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This is short (I think my comments here may be almost as long), but important. I think the author is absolutely right. His argument is based on his own experience and speaks for itself, but studies have borne his observations out on a broader scale as well (this example immediately came to mind:

I do think we have made some progress in including minorities in the stories - on TV, in the movies, in books, and so on - we tell each other as a nation, the stories that perhaps most strongly shape who our heroes are and who we want to emulate - but we have a long way to go yet. As long as minorities - Blacks, Asians, American Indians, Hispanics, women, the disabled, whichever minorities - are included in stories mostly as cute/smart/wise/brave/disposable sidekicks to the (white, male) hero, we are still teaching our kids - who are, from 2015 statistics, about 48% non-white - that they just aren't as good, and the best they can hope for is that they'll be included favorably in some white person's story.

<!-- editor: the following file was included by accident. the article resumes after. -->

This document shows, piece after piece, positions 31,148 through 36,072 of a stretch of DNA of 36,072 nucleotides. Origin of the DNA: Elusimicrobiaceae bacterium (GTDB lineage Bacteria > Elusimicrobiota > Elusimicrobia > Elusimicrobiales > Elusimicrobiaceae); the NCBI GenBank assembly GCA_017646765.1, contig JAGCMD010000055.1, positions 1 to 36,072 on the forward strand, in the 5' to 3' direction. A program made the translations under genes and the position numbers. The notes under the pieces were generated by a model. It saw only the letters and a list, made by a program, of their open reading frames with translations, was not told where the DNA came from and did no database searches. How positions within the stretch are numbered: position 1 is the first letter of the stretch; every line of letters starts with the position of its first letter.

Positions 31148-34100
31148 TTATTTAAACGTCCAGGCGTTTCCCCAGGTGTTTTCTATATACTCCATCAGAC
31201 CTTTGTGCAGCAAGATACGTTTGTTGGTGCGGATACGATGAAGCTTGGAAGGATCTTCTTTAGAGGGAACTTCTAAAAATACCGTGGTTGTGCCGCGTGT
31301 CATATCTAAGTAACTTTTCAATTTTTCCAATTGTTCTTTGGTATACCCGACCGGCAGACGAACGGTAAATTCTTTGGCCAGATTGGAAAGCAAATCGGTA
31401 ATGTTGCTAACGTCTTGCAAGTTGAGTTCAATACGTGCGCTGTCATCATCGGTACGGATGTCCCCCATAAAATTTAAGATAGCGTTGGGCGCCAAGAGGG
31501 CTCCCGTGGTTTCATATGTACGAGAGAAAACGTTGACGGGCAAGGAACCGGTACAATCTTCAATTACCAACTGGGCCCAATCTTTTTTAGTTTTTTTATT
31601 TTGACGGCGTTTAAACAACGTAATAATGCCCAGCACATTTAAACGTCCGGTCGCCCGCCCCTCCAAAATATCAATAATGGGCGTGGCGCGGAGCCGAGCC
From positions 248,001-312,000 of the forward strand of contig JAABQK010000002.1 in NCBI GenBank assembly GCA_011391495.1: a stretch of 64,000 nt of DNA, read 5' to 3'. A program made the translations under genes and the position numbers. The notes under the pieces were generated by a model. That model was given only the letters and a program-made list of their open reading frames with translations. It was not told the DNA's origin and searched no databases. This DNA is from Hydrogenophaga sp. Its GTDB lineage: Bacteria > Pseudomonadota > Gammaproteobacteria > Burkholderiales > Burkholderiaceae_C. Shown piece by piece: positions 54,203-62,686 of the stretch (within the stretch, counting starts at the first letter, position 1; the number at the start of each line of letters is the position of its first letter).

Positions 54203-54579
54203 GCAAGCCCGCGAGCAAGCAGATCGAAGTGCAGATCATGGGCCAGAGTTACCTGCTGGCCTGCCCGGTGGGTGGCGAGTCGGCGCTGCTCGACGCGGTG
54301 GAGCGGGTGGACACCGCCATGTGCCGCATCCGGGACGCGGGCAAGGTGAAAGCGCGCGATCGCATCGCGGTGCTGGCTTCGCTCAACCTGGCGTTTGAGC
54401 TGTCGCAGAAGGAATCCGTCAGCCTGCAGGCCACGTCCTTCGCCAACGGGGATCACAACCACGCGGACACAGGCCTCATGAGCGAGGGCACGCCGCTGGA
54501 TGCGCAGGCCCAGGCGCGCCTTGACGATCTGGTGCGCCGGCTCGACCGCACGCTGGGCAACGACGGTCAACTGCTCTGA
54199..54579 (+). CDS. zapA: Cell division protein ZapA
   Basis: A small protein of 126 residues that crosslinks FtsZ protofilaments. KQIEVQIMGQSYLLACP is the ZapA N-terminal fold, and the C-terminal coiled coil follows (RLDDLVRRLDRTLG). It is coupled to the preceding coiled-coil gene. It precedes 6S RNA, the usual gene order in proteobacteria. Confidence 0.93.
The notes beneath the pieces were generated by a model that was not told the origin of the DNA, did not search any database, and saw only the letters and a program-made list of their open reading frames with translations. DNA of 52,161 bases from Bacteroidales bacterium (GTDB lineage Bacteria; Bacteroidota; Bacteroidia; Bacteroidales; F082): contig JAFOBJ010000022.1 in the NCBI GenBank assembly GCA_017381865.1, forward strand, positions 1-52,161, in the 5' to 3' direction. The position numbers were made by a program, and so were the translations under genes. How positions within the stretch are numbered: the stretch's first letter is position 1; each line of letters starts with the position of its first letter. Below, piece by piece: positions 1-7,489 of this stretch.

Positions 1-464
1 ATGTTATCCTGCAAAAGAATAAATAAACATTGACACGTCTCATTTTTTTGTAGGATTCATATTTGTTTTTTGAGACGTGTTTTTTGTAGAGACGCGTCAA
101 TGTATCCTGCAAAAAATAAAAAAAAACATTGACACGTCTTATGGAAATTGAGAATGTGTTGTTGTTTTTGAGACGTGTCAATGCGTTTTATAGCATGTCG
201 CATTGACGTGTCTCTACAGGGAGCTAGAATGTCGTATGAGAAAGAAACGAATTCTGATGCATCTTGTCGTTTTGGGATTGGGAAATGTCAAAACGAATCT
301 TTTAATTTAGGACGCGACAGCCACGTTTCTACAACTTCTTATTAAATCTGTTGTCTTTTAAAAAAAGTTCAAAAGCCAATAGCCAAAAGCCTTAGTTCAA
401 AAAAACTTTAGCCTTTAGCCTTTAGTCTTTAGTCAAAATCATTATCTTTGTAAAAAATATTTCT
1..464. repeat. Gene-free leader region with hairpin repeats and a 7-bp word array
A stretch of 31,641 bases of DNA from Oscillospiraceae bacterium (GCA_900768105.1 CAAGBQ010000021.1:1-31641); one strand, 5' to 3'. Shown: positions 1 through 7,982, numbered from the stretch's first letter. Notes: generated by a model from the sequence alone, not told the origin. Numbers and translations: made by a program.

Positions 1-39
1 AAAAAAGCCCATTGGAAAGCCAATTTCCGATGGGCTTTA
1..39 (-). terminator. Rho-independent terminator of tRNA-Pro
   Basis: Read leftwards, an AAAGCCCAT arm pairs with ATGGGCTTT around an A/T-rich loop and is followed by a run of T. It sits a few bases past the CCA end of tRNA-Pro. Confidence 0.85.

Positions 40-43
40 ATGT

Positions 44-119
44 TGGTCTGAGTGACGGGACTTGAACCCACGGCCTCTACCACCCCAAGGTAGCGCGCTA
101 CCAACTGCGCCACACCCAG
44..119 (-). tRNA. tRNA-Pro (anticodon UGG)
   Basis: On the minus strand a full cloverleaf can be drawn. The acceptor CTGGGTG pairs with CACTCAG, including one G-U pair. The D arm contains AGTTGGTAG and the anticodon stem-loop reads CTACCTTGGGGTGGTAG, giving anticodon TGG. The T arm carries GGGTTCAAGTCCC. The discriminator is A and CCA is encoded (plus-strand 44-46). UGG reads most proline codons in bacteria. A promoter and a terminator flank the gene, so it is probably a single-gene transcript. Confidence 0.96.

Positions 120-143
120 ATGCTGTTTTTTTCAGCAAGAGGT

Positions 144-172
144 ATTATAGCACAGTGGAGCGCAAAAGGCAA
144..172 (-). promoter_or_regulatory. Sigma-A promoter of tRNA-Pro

I don't want that for my own kids, and I don't want that for the close to half the kids in the country who have to look really hard to find heroes who look like them (and sometimes can't find any at all). We need to do better. I intend to start by finding and sharing stories with my kids that have heroes of all colors, genders, shapes, and sizes. It won't always be easy to find these stories. But it's getting easier, thank goodness; and it's worth it.